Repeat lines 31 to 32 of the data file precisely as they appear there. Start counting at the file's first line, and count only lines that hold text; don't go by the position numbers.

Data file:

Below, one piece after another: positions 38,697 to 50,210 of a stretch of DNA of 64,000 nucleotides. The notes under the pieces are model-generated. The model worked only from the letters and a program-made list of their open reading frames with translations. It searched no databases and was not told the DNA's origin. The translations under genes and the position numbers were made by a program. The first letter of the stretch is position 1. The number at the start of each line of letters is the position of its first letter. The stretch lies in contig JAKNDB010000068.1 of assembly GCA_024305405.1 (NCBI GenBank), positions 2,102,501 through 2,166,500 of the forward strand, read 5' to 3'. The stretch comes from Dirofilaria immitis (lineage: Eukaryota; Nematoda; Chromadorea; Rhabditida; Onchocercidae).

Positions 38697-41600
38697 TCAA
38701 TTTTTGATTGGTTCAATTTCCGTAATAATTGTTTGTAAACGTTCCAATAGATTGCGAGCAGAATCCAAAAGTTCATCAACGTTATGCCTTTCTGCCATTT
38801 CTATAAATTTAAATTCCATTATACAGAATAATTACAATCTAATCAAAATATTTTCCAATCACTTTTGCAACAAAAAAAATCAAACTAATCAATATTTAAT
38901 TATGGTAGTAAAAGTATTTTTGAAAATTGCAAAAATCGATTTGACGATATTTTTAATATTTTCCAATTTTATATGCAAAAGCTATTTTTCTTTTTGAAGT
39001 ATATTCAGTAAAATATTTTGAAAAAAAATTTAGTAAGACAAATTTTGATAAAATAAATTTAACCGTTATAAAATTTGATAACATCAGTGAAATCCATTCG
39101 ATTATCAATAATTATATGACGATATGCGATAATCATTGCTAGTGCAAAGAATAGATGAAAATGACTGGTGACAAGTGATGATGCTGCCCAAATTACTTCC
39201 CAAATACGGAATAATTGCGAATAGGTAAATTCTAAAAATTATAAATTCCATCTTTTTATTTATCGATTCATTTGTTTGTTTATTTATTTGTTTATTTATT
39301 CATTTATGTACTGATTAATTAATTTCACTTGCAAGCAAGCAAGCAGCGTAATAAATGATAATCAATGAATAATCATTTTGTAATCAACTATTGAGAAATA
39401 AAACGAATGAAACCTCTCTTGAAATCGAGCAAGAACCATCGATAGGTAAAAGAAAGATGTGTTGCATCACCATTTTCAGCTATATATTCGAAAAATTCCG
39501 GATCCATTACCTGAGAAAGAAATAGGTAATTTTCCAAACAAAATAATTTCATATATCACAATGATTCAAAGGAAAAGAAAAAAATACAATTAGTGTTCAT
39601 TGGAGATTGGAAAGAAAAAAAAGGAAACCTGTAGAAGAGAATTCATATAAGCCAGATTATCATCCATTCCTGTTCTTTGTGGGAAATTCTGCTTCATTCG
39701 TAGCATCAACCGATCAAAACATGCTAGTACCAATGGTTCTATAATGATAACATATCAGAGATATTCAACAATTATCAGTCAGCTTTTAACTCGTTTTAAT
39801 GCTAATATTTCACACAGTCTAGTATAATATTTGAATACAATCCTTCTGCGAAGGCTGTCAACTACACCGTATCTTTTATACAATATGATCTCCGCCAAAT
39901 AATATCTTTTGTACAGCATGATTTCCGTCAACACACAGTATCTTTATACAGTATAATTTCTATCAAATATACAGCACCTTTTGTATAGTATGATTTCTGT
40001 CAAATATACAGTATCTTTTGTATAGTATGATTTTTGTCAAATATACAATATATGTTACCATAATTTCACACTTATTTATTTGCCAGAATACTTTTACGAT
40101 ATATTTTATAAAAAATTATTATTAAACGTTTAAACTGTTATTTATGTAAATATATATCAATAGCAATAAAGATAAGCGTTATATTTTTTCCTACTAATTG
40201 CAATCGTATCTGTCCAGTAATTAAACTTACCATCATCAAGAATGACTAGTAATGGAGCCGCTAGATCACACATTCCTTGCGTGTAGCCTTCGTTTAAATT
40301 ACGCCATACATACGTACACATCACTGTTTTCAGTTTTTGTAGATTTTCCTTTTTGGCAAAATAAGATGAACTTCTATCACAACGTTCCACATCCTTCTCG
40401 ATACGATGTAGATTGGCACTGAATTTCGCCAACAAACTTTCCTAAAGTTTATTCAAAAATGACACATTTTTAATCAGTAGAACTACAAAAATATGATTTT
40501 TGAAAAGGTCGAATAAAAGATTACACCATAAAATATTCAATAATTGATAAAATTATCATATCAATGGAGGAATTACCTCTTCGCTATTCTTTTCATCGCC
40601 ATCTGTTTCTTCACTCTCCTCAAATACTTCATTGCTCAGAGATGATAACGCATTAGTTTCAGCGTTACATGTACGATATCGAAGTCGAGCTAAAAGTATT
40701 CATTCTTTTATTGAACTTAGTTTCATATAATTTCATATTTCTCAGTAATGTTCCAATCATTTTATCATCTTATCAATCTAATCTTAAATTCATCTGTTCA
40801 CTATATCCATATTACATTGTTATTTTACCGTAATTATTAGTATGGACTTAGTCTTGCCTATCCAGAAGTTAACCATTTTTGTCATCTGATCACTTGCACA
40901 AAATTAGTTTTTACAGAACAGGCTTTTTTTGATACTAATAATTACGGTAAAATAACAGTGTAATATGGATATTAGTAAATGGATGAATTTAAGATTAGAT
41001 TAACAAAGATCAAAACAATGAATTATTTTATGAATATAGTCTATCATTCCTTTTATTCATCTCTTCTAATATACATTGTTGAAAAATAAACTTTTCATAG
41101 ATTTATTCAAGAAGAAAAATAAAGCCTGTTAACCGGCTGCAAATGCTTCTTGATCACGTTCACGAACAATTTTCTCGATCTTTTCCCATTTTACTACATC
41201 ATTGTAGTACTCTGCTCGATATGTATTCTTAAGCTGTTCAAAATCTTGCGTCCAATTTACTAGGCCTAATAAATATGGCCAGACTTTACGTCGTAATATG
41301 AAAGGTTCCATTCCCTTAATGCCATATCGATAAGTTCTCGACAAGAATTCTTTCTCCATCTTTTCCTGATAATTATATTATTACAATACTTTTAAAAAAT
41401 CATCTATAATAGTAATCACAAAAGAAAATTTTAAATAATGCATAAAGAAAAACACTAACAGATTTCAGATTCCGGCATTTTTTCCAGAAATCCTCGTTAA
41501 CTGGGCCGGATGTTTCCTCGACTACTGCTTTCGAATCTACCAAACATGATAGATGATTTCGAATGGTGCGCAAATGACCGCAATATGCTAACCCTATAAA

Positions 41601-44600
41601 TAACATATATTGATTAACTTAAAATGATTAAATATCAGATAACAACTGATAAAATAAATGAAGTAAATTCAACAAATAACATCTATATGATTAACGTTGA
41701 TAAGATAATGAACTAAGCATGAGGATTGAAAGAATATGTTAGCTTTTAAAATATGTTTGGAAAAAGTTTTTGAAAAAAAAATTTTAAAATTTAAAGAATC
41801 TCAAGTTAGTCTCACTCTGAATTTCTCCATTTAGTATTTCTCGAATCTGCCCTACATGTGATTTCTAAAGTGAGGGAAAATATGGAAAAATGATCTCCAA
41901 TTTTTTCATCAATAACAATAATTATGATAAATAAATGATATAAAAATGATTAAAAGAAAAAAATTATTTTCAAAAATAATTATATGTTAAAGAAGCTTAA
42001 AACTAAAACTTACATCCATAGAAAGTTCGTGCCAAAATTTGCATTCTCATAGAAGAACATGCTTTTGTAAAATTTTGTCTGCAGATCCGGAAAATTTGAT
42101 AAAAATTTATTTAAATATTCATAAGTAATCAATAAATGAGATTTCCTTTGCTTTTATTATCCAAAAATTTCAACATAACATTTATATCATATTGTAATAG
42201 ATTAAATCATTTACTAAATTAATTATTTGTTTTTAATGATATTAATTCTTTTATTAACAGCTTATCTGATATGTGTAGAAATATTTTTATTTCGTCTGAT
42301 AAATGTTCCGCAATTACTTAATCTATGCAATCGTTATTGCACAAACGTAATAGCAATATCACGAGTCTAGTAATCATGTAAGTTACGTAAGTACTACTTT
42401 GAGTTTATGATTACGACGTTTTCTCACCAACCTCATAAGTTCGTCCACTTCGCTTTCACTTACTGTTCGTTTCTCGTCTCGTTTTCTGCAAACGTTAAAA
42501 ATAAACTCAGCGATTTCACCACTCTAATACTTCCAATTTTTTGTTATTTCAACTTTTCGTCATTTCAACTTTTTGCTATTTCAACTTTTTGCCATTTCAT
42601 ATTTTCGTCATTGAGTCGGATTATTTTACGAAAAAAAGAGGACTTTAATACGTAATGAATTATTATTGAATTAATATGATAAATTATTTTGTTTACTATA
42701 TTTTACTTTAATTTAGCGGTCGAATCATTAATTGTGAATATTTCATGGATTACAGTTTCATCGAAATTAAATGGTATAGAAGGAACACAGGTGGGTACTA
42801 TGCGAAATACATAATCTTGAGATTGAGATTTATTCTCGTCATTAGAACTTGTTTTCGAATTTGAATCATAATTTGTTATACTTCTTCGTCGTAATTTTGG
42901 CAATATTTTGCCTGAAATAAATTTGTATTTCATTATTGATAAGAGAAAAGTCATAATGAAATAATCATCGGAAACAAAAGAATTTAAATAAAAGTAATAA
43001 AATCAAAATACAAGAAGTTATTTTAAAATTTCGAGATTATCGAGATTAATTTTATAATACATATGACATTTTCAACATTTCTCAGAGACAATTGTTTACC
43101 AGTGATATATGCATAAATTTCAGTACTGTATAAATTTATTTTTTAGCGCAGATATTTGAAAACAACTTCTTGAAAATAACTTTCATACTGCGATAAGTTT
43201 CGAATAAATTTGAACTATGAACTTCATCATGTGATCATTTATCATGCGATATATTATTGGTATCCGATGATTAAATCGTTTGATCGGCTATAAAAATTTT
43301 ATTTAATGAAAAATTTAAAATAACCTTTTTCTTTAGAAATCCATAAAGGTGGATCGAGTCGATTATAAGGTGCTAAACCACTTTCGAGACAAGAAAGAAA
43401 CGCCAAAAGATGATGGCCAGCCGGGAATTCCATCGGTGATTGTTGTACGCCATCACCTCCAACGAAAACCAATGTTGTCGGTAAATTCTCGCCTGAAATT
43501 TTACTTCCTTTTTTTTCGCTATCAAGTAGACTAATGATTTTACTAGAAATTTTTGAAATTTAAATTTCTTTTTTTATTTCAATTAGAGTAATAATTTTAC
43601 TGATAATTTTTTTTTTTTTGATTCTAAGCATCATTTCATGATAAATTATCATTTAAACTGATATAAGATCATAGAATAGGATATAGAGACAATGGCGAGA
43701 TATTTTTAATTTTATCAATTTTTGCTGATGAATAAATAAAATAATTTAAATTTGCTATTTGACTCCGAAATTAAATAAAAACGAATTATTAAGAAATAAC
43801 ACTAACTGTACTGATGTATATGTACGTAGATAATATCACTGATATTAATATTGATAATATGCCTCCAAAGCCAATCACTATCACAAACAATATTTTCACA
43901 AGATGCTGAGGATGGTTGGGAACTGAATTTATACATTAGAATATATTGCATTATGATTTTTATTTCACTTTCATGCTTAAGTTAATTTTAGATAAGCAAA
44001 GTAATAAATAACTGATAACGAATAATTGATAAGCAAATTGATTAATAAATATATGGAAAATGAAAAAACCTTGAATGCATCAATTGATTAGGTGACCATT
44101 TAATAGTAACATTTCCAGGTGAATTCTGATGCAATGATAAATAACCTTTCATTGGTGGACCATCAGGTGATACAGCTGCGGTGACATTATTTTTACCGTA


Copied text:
41401 CATCTATAATAGTAATCACAAAAGAAAATTTTAAATAATGCATAAAGAAAAACACTAACAGATTTCAGATTCCGGCATTTTTTCCAGAAATCCTCGTTAA
41501 CTGGGCCGGATGTTTCCTCGACTACTGCTTTCGAATCTACCAAACATGATAGATGATTTCGAATGGTGCGCAAATGACCGCAATATGCTAACCCTATAAA